Sunday, February 12, 2012

Should we freeze ourselves? (Index and Introduction)

This post serves as both an index and introduction to my new series posts on the ethics of cryogenic suspension. Cryonic suspension, for the purposes of this series can be defined in the following manner:

Cryonic suspension: Is the process or technology through which a mature human body (or some part thereof, typically the brain or head) is frozen and stored in the hope that it will be revived at a future date.

Definitions are always imperfect — somebody will probably argue that I’ve left something out of the above — but I think this one can be accepted (as a stipulation if need be) since it is the kind of cryonic suspension mentioned therein that is of concern in this series. The series explores the ethical arguments arising from the question: should we have ourselves cryogenically suspended?

1. The Structure of the Series
This series structured in an unusual manner, at least in comparison to other series on this blog. For starters, each post in the series deals with one — and only one — argument for or against cryonic suspension. Typically, I’d cover several arguments in one post, but I decided this more fragmented approach afforded some advantages.

Primarily, it gave me an excuse to avoid writing lengthy introductions to each post reviewing key parts of the preceding discussion. Although I usually enjoy writing such introductions, they can become tiresome. In addition to this, the fragmented format allows for easy revision and expansion of the series. Again, this is unlike my previous efforts. Why so? Well, primarily because I found the academic literature on the ethics of cryogenics to be rather sparse. Indeed, I only managed to locate one academic article on this topic (as well as some internet resources):

David Shaw, “Cryoethics: Seeking Life After Death” (2009) Bioethics, 23(9): 515-521

So I’m going to base my initial draft of the series on Shaw’s article, along with my own elaborations thereof. But I’m hoping that by publishing the series here, I might be presented with some additional resources to consider and arguments to address. That way, I can expand on what I initially say and build a fairly comprehensive database of arguments for and against cryonic suspension.

My goal is to write one entry per week in this series. I’m hoping this is a reasonable and attainable goal. I haven’t always been the best at completing the series I start — indeed, regular readers may note that I’ve essentially abandoned the custom of announcing series in advance of writing them, preferring now to cobble series together from previously written material — but I feel more confident about completing this particular one because the workload on the individual posts should be relatively low.

2. Cryogenics and Disorienting Dilemmas
Why am I doing this? I think it’s worth emphasising here that I come to this issue as a non-advocate. In other words, unlike many of those writing about cryogenics on the internet (at least, unlike many of the people I have read) I’m not writing this series with the explicit aim of convincing you that you ought to have yourself cryogenically suspended. Instead, I’m writing it with the explicit aim of dispassionately analysing the arguments for and against cryogenics.

That said, I do have something of a bias when it comes to this topic. The bias is my belief in the positive role that it can play in teaching students critical thinking skills. In his book, Teaching for Critical Thinking, Stephen Brookfield says that critical thinking is a process that consists of four stages: (1) identifying the assumptions that frame our thinking and determine our actions; (2) checking out the degree to which these assumptions are accurate and valid; (3) looking at our ideas and decisions from multiple perspective; and (4) in light of all this, making informed decisions. And although we may quibble with this four-stage model, I think Brookfield’s definition captures the important elements of critical thinking. It is a skill-set which all educators should try to inculcate.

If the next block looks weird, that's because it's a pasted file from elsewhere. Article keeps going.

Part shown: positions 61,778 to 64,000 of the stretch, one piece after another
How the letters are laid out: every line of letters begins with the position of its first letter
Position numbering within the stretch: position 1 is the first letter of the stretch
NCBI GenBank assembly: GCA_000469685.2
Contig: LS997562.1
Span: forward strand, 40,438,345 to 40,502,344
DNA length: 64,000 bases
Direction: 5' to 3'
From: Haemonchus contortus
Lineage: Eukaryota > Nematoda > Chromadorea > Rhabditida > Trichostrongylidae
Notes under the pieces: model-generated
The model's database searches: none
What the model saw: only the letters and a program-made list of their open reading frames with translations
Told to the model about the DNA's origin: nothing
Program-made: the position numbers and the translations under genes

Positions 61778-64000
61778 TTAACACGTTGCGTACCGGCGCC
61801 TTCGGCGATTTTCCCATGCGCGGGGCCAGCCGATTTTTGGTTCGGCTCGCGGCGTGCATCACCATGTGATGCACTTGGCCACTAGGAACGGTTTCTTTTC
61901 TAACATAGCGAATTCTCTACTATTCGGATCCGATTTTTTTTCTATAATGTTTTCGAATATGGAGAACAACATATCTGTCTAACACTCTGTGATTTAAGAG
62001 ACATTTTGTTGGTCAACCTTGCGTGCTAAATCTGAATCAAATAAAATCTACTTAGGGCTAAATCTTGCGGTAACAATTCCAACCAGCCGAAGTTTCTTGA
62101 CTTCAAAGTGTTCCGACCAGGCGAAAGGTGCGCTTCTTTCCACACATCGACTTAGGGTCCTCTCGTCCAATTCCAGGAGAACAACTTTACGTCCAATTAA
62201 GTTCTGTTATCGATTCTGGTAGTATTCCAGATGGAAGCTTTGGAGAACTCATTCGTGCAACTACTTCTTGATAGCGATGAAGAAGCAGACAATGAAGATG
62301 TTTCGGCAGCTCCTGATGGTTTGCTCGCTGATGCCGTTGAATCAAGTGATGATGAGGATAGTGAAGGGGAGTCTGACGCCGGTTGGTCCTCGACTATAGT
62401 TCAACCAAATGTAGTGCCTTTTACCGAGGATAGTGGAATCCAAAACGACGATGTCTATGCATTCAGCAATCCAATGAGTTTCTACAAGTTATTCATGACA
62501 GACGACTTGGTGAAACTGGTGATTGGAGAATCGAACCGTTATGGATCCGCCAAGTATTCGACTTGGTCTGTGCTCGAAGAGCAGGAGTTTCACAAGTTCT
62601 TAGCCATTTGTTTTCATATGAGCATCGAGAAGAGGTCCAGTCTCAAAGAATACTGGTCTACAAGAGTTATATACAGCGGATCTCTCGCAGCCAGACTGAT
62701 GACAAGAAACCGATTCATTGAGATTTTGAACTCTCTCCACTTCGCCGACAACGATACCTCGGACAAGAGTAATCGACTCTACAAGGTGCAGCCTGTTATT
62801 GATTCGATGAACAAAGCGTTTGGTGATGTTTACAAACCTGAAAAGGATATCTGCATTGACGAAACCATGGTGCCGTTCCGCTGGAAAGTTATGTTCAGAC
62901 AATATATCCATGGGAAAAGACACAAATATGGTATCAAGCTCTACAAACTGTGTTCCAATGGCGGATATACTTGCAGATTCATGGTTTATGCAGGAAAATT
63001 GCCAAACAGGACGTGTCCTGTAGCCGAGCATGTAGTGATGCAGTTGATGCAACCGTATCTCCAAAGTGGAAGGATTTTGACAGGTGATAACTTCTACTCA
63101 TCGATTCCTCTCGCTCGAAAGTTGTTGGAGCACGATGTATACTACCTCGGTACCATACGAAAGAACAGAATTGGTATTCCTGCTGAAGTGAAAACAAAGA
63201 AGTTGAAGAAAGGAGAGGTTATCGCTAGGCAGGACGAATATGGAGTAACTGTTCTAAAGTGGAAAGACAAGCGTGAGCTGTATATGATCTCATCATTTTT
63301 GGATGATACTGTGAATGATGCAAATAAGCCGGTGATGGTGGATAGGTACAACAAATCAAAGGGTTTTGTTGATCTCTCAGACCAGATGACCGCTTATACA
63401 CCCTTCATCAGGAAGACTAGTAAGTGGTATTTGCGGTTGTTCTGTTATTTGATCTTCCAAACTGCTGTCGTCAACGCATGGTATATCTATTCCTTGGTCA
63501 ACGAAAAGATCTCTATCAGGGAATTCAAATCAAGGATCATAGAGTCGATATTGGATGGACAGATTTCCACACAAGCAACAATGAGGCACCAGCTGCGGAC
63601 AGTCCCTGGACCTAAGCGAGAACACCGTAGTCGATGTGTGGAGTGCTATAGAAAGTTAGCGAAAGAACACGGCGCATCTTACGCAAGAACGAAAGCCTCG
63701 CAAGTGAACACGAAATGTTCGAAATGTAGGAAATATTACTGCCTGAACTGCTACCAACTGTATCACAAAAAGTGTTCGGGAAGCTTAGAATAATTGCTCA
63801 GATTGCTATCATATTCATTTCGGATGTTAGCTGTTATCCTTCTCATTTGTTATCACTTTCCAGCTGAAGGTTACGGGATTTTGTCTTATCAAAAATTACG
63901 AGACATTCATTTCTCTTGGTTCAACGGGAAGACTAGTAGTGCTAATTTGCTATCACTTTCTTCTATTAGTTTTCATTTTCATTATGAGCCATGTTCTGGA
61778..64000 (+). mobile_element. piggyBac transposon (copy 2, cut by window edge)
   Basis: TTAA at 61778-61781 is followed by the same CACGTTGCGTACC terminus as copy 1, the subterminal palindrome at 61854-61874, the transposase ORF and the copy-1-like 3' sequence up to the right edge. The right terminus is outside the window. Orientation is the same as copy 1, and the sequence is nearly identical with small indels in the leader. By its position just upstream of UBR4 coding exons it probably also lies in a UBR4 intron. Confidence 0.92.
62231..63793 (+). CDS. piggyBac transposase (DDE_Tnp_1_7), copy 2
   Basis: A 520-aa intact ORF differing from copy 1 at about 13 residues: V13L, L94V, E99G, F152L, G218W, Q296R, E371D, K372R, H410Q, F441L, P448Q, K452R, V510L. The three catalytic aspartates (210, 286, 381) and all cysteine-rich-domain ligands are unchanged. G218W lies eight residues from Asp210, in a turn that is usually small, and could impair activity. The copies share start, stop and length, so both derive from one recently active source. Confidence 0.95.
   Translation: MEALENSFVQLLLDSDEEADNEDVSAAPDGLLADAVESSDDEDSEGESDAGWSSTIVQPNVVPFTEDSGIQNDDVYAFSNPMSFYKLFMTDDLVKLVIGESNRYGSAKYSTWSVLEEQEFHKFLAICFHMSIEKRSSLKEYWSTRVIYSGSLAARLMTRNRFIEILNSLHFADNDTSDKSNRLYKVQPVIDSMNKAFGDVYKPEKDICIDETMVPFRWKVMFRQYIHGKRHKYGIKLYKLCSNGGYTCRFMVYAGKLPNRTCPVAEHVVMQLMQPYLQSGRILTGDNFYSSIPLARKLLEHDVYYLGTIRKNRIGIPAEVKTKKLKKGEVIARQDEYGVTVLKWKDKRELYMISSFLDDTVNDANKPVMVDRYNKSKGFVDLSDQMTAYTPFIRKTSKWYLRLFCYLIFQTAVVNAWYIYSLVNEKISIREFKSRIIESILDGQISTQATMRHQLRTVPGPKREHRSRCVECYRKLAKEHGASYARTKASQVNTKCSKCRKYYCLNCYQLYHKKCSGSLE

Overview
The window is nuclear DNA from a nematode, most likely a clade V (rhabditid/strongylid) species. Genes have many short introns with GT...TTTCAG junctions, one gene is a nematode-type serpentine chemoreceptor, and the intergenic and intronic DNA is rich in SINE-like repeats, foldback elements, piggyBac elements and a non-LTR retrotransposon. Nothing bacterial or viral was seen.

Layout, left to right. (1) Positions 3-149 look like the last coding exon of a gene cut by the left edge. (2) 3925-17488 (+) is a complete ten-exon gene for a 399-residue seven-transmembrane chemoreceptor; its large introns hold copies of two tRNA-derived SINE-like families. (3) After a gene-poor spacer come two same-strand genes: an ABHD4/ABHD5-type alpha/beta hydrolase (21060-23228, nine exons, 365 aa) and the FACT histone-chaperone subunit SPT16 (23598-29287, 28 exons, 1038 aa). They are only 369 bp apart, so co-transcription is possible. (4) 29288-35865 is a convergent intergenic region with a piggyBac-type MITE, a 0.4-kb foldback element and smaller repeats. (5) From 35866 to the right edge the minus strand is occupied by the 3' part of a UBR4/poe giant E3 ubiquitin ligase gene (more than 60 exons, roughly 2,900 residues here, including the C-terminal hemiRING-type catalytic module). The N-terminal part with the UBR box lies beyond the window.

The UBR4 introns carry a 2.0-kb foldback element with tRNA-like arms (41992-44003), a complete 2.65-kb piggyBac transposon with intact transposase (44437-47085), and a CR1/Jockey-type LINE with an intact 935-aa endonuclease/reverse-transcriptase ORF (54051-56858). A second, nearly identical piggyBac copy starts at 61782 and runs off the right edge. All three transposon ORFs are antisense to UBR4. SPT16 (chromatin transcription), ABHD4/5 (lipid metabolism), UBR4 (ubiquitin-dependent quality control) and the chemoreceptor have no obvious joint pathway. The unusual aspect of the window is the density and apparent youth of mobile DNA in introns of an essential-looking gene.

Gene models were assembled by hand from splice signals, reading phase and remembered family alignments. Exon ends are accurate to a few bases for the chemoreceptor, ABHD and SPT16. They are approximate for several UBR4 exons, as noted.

In outlining some of the techniques that teachers can use to inculcate the skills of critical thinking, Brookfield highlights (chapter 3) the potential of disorienting dilemmas. These can be defined in the following manner:

Disorienting Dilemma: Any decision-making problem (real or hypothetical) that forces you to reassess or think differently about something which you previously have taken for granted.

Such dilemmas get their name from the notion that they are so unsettling that they “diorient” you from your worldview. They are important in teaching critical thinking in that they tend to be a highly effective way in which to encourage the four-stage process outlined above. Strictly speaking, they need not always be dilemmas since that term connotes a decision-making problem in which there are two possible courses of action. They could be trilemmas, or quadrilemmas or whatever. In the case of cryogenics there is a dilemma to contend with: should you freeze yourself or not? (We'll talk about the precise nature of that dilemma in more detail in the first proper entry of the series).

It is my contention that this dilemma can be genuinely disorienting. A proper consideration of the issues that bear upon it, will force you to confront assumptions of fact and value. What’s more, it will force you to think seriously about the degree of confidence that you place in your moral and factual beliefs.

It is thus because of its potential to serve as a disorienting dilemma, and not because of some desire for eternal or prolonged life, that I am enthusiastic about analysing the case for cryogenic suspension. This might seem slightly odd to cryo-enthusiasts, but it’s how I feel about it.

3. The Index Proper